The China Cabinet

The topic for 52 Ancestors this week is Heirloom. I’ve been lucky enough to have inherited a few things from my ancestors, either because no one else wanted them or they were gifts from my aunts or parents: a desk that my great-great-grandfather owned, jewelry and jewelry boxes from my both my grandmothers, handkerchiefs and painted china from my great-grandmother. I also have a few things from a woman we adopted as a grandmother. Each one has a story and meaning associated with it. This post is the story of my grandmother’s china cabinet.

The china cabinet sat in my grandmother’s dinning room for as long as I remember. The cabinet sat to the right of the porch door and an old buffet sat to the left of the door, creating a formal backdrop to family dinners. Three interior shelves held several sets of floral china and a silver service sat on top.

The cabinet stands about 5.5 feet tall and about 2 feet deep. A single door, flanked by two narrower panes of glass, allows access inside the cabinet. There is glass on 3 sides of the cabinet, making it a display case. Turned legs, wood decorations on the front, and wood cutouts on the two narrow front glass panes give it a little elegance. We don’t know where it came from originally, but my dad remembers it being in his maternal grandmother’s house.

As a teenager, I would be tasked to pull china out to help set the table for holiday dinners. Opening the delicate little latch that just held the door closed, a faint smell would come from the cabinet. A smell of wood and varnish and perhaps oldness, if oldness has a smell. I remember family members admiring the china in the cabinet during dinners. But most of the time, it stood there unobserved.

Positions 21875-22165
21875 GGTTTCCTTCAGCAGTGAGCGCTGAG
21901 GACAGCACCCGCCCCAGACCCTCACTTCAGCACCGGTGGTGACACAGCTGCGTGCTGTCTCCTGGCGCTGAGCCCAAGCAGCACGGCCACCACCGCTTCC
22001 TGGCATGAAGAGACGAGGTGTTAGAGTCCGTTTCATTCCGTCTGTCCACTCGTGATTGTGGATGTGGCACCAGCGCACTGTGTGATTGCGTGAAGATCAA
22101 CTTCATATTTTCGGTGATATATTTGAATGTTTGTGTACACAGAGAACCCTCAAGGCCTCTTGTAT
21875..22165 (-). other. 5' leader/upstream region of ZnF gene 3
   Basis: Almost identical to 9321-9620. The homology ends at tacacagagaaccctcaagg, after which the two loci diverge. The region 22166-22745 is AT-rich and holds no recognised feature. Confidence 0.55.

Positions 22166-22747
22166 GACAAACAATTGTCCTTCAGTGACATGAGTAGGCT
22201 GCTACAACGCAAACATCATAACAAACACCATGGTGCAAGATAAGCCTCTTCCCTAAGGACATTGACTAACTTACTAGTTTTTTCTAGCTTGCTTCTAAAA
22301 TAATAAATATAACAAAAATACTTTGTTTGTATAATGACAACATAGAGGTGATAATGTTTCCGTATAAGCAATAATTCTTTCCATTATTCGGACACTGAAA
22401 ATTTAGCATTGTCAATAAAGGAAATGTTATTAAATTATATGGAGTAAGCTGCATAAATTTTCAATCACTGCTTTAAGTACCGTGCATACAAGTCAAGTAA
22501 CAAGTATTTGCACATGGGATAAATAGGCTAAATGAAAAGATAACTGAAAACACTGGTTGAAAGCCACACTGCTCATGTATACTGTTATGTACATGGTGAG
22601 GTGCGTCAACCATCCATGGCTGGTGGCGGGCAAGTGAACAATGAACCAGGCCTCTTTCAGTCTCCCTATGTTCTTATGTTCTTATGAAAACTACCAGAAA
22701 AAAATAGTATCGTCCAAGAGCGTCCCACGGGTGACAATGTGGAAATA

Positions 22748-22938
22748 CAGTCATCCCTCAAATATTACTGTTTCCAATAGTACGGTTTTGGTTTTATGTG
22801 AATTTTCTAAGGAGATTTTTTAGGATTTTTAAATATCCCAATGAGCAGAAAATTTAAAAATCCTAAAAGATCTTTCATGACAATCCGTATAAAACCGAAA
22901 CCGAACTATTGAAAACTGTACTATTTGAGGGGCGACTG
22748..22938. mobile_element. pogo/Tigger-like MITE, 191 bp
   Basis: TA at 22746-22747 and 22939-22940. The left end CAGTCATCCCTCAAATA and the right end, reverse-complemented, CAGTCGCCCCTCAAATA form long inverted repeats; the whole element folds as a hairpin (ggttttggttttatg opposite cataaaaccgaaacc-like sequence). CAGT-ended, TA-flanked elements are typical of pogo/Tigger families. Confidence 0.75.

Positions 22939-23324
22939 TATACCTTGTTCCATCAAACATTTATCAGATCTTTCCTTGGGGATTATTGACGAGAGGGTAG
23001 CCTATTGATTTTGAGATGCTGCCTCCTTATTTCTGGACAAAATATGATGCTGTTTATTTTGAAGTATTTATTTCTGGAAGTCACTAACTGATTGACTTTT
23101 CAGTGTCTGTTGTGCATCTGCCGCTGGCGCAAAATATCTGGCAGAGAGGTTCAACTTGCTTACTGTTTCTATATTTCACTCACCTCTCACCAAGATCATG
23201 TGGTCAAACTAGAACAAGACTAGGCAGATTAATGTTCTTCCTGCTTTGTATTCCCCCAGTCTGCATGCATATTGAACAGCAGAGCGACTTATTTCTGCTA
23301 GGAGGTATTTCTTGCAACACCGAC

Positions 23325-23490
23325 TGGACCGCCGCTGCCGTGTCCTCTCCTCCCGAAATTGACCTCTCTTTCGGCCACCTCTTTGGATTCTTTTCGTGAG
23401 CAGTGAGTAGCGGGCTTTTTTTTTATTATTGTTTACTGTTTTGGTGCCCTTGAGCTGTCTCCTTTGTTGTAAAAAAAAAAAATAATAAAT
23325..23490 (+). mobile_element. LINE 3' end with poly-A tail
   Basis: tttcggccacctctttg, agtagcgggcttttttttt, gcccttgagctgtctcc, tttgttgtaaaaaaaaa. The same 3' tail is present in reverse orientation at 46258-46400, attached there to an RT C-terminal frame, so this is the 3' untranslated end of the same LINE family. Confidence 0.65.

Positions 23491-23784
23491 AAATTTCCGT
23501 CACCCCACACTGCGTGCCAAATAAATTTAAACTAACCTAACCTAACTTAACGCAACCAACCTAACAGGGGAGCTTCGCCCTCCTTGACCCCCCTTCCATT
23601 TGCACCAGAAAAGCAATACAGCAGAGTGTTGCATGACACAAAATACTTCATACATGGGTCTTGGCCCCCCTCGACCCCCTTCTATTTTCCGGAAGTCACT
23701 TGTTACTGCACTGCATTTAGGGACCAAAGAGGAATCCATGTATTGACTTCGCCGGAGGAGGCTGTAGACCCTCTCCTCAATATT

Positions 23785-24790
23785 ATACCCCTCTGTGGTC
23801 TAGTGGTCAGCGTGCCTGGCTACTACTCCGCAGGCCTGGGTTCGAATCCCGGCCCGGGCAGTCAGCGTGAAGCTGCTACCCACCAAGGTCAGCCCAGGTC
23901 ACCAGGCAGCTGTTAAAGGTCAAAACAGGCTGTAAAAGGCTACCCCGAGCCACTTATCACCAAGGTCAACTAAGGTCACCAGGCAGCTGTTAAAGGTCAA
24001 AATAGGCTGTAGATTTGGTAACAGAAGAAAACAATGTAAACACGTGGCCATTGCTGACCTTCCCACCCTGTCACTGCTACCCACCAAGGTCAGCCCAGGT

When my grandmother went to live in a retirement home, the cabinet went with her. This time it held photographs of parents, siblings, children, and grandchildren. When she moved to assisted living, the cabinet went to my aunt’s garage, and after my grandmother’s funeral a couple weeks later, we loaded it into a minivan and drove it 10 hours to my home.

Over the years, I’ve filled it with different things and moved it several times. After getting married and buying a house, I collected a set of my grandmother’s china from my parent’s house (china that my dad bought for my grandmother) and filled the bottom shelf of the cabinet. The other shelves hold trinkets from places I’ve visited, serving dishes, vases, and gifts from dear friends. I can still catch the smell it had at my grandmother’s house when I open the cabinet and it causes my heart to flood with memories and love.

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